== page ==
To Apple's credit they offer a 64GB option for internal storage, but they want $200 for the privilege of having it. Worse, this is essentially equivalent to a $40 Micro-SDXC storage card, so you are very much being overcharged. An extra $100 on top of that (for a total premium of $300) gets you a more reasonable, but very costly, 128GB.
Add in no WiFi-AC and an under-developed camera, and all the goodness of this idea looks far less compelling.
Probably the most impressive thing about this device is the very healthy selection of telephony bands and frequencies. I wish more manufacturers took the telephony radio side of things more seriously.
darwinosx - Saturday, November 2, 2013 - linkSo Asus, who make an el cheap tablet/phone that nobody buys..commissioned a poll saying more people should buy it and you find this relevant how?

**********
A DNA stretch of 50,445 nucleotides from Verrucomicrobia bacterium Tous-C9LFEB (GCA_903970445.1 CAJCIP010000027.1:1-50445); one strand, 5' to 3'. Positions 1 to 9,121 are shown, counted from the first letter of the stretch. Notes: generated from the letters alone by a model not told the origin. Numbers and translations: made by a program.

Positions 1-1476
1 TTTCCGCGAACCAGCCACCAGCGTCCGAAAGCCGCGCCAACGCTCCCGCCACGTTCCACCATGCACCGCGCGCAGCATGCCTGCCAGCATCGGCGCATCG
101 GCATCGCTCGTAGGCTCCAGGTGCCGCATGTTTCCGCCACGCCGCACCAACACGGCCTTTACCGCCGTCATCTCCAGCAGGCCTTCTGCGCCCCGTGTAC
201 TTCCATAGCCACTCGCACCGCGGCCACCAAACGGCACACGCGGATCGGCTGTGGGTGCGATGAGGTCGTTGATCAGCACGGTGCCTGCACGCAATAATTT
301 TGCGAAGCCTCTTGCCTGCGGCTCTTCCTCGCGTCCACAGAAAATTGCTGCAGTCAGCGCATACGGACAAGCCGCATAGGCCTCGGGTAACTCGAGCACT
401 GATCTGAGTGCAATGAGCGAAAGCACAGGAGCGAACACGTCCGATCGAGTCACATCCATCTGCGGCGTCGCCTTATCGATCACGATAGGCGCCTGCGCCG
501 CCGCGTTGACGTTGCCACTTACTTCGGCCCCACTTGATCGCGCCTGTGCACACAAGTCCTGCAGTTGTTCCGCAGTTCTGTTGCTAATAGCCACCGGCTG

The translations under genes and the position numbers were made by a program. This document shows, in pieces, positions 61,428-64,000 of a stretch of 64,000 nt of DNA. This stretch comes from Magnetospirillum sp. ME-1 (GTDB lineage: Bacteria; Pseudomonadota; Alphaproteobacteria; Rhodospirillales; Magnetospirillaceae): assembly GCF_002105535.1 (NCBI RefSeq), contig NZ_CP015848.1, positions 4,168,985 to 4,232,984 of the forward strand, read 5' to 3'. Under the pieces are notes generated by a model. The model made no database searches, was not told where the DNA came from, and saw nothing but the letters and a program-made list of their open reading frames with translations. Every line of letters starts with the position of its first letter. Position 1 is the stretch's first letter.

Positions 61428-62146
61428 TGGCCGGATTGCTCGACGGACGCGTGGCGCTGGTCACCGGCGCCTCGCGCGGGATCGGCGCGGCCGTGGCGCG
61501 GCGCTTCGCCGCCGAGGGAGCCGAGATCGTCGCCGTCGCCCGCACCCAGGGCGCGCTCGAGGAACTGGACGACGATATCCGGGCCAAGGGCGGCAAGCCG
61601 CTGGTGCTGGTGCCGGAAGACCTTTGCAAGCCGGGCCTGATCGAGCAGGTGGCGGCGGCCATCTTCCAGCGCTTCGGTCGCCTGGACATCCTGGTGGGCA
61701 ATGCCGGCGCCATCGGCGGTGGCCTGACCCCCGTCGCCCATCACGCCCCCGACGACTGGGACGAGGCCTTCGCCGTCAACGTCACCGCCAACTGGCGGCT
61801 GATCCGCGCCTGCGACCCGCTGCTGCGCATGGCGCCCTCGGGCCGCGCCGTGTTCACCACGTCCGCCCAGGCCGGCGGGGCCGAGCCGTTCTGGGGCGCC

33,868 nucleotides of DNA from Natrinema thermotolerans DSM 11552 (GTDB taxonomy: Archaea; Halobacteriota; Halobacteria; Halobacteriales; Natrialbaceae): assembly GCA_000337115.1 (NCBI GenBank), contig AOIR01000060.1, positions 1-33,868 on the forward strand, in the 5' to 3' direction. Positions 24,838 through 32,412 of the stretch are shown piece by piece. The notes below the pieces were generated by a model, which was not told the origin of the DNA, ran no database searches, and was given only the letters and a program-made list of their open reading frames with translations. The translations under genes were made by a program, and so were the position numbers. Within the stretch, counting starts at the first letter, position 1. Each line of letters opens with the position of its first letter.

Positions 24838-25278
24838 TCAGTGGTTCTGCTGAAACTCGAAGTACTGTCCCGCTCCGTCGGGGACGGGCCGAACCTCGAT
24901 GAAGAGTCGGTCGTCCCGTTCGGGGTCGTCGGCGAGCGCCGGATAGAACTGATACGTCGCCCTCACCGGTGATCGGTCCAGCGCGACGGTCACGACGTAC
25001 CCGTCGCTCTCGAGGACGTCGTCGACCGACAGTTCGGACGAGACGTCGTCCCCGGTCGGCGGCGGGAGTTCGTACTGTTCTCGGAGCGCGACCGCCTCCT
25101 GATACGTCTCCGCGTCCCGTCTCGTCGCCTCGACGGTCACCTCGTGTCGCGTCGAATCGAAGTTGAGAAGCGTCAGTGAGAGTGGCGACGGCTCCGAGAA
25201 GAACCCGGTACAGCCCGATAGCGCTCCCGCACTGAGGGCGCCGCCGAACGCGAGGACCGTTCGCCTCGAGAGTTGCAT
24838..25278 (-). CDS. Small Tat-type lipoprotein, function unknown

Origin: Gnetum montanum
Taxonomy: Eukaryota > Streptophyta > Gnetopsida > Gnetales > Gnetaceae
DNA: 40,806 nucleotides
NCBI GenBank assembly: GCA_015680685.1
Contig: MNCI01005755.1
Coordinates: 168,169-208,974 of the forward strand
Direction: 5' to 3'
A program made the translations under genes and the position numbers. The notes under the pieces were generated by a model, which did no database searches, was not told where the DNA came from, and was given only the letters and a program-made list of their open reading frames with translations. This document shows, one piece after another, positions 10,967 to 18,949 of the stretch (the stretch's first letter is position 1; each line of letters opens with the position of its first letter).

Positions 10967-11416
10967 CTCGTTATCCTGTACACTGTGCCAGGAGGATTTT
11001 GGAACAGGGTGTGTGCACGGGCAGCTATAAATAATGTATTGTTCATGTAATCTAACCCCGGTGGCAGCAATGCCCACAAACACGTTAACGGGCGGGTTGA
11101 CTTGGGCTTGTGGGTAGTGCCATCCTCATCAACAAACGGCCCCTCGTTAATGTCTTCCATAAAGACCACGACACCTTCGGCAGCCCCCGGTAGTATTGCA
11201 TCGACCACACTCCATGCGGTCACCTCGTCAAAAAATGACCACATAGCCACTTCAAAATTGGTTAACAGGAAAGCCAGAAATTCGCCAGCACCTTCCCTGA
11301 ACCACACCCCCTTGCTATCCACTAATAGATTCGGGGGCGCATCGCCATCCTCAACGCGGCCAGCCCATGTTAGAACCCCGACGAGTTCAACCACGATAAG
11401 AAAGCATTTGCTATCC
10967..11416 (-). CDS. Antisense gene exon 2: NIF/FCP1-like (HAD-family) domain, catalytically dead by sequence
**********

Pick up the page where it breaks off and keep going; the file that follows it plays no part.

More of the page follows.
The fact is hardly anyone uses SD cards. They are slow, unreliable, use non-contiguous memory and the manufactures know very few people use them or care about them. That is why both Apple and Google don't support them. Also device weight and thinness are factors.
No ac isn't a great thing especially for people like me who have an Ac router at home but the reality it's going to be quite awhile before you see AC routers in coffee shops etc and I'd rather use LTE anyway. Plus I care a lot more about ac on my laptop than on a tablet and the iPad Airs wi-fi is improved over the iPad 4.
An underdeveloped camera...this one actually made me laugh...
The idea that any of these make the device less compelling is ridiculous. Nobody cares about these things.
purerice - Saturday, November 2, 2013 - linkHere I am a mac user calling out an Apple troll... Seriously, please.